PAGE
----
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Nannies Are “Household Members” Under New Jersey’s Domestic Violence Act

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Domestic violence can take many forms. In addition to physical violence, New Jersey’s 1991 Prevention of Domestic Violence Act (PDVA) prohibits actions such as harassment, burglary, stalking, robbery, sexual assault, false imprisonment, and threats. The PDVA also applies to a wider scope of domestic relations beyond married couples, as evidenced by a recent New Jersey court opinion. Read on to learn the details of the case, and contact an experienced New Jersey domestic violence family law attorney with questions about a domestic situation in your life.

New Jersey court reads “household member” to include former nanny

The case titled E.S. v. C.D., brought in New Jersey Chancery Court, concerned a restraining order filed by the plaintiff mother against her former nanny, the defendant. The plaintiff alleged that during the seven months the nanny was employed by the plaintiff, the nanny assaulted the plaintiff’s child. For several months after being fired, the nanny continued to call and text the plaintiff and had threatened to lie to the child’s father to cause the plaintiff to lose custody. These actions constitute harassment, cyberharassment, and terroristic threats as defined in the PDVA.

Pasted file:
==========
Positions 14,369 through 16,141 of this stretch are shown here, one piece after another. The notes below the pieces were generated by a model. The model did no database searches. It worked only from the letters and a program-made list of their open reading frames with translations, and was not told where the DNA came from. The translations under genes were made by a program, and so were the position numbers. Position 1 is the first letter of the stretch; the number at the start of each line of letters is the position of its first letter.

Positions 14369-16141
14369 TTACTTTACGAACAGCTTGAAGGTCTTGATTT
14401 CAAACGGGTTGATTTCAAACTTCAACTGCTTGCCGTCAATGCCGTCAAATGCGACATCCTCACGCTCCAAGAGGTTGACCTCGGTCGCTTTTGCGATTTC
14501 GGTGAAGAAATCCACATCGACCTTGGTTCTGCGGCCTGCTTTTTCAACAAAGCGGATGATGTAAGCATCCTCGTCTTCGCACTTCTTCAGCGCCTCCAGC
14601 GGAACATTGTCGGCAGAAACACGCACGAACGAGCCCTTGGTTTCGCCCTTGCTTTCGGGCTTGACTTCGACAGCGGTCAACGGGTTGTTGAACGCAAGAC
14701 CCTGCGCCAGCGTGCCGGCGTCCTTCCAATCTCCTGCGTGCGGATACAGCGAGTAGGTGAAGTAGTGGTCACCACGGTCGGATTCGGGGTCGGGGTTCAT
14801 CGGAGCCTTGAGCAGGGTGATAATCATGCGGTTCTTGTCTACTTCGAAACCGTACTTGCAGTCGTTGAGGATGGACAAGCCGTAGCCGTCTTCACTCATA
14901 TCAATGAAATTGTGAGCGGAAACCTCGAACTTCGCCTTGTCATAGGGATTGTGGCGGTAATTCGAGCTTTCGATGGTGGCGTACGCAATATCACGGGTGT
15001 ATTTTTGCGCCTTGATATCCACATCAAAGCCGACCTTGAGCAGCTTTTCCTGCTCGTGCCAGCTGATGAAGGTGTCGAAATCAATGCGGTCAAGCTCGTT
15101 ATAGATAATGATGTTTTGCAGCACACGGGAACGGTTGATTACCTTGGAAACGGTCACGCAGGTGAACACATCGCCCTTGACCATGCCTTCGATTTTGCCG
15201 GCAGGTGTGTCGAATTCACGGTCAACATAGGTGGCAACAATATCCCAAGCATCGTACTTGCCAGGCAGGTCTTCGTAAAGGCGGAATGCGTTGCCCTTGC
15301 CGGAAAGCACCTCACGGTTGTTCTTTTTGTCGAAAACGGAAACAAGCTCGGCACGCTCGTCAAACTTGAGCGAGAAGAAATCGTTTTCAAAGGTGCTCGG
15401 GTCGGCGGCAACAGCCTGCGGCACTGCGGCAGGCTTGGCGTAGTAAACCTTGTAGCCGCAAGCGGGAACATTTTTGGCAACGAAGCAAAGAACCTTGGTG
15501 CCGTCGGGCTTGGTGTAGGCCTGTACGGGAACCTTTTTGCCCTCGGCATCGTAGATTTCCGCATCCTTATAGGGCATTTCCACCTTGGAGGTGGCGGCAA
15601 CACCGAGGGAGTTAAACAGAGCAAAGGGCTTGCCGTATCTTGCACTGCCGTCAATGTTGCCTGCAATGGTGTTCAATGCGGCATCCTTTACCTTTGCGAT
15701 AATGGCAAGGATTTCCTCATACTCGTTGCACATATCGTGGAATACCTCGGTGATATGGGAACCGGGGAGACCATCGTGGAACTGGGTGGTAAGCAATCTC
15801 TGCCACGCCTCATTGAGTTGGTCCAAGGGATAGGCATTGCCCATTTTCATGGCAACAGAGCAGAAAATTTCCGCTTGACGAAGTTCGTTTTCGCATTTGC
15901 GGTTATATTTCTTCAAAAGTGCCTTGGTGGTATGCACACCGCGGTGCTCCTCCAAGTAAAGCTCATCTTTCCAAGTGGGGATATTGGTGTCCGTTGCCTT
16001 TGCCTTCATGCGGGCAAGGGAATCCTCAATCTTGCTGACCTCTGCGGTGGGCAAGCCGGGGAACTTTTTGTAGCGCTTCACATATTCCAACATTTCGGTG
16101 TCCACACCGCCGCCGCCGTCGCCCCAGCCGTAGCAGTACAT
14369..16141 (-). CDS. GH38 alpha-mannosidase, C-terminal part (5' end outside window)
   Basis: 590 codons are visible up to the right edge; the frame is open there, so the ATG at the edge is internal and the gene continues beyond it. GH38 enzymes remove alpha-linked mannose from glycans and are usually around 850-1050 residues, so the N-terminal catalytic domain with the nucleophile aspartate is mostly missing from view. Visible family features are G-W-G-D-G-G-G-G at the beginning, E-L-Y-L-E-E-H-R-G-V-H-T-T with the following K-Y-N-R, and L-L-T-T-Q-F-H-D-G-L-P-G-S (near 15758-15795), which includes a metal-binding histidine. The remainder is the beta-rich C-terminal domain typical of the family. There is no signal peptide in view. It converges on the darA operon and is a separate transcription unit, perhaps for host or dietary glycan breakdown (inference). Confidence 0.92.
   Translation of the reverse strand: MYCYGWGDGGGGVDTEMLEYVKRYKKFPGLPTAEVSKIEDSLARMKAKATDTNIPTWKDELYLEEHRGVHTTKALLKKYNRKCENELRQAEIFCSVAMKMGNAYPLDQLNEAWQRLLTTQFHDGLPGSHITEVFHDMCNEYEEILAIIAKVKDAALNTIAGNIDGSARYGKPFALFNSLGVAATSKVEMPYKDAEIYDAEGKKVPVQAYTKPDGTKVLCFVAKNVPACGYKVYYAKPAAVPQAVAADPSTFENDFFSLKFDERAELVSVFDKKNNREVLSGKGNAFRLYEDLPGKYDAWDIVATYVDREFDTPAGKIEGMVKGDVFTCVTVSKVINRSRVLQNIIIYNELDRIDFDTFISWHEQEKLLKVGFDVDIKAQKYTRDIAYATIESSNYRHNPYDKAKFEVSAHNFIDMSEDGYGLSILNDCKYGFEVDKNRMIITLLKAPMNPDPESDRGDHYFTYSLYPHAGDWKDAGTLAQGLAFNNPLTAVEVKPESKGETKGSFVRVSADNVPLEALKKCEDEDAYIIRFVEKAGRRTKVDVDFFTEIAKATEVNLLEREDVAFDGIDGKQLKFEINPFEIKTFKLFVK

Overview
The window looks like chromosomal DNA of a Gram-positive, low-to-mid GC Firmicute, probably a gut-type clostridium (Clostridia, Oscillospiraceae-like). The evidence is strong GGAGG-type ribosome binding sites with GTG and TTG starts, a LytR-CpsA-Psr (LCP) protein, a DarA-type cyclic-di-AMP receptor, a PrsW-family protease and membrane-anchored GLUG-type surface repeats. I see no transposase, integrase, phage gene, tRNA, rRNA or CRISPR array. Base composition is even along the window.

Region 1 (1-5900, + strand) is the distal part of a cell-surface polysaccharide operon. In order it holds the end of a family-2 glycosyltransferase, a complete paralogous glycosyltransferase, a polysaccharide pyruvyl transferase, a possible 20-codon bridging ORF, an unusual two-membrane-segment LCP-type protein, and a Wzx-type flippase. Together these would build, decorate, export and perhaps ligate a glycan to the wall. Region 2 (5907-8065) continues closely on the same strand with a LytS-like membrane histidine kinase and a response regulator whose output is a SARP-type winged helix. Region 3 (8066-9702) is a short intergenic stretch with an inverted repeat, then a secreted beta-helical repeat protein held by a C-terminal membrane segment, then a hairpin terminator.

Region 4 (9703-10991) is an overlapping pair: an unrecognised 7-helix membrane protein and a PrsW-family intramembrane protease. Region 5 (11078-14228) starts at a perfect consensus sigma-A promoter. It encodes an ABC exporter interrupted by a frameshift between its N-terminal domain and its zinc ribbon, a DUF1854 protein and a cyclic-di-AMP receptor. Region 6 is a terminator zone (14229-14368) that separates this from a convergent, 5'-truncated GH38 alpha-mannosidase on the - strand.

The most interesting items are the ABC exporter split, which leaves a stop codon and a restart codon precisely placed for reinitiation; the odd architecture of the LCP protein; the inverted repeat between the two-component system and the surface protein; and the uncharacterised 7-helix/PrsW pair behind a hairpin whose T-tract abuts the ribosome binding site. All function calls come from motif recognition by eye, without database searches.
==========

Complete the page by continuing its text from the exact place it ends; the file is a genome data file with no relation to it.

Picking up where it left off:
In order to be issued a restraining order under the PDVA, however, the plaintiff had to demonstrate that the nanny was a current or former “household member.” According to New Jersey precedent, there are six factors a court must evaluate in order to determine whether parties qualify as household members for the purposes of the PDVA:

  1. The nature and duration of the prior relationship;
  2. Whether past domestic violence provided a special opportunity for abuse and controlling behavior;
  3. The passage of time since the end of the relationship;
  4. The extent and nature of any intervening contacts;
  5. The nature of the precipitating incident; and
  6. The likelihood of ongoing contact or relationship.

Here, the court found the defendant lived with the plaintiff for seven months and had insight into the nature of the plaintiff and the child, which rendered them vulnerable to attacks by the nanny. The court emphasized that the economic relationship between the parties did not cut against their relationship as “household members.” The PDVA is meant to be interpreted broadly in order to protect against abuse in an ever-widening array of relationships and forms of communication. The nanny was a household member, and the plaintiff was entitled to a restraining order based on the nanny’s harassing conduct.

Contact a New Jersey Family Law Attorney

If you’re in need of compassionate, dedicated, and experienced legal help with domestic violence, custody, divorce, or another family law matter in New Jersey, contact the Union offices of family law attorney John B. D’Alessandro at 908-964-0102.

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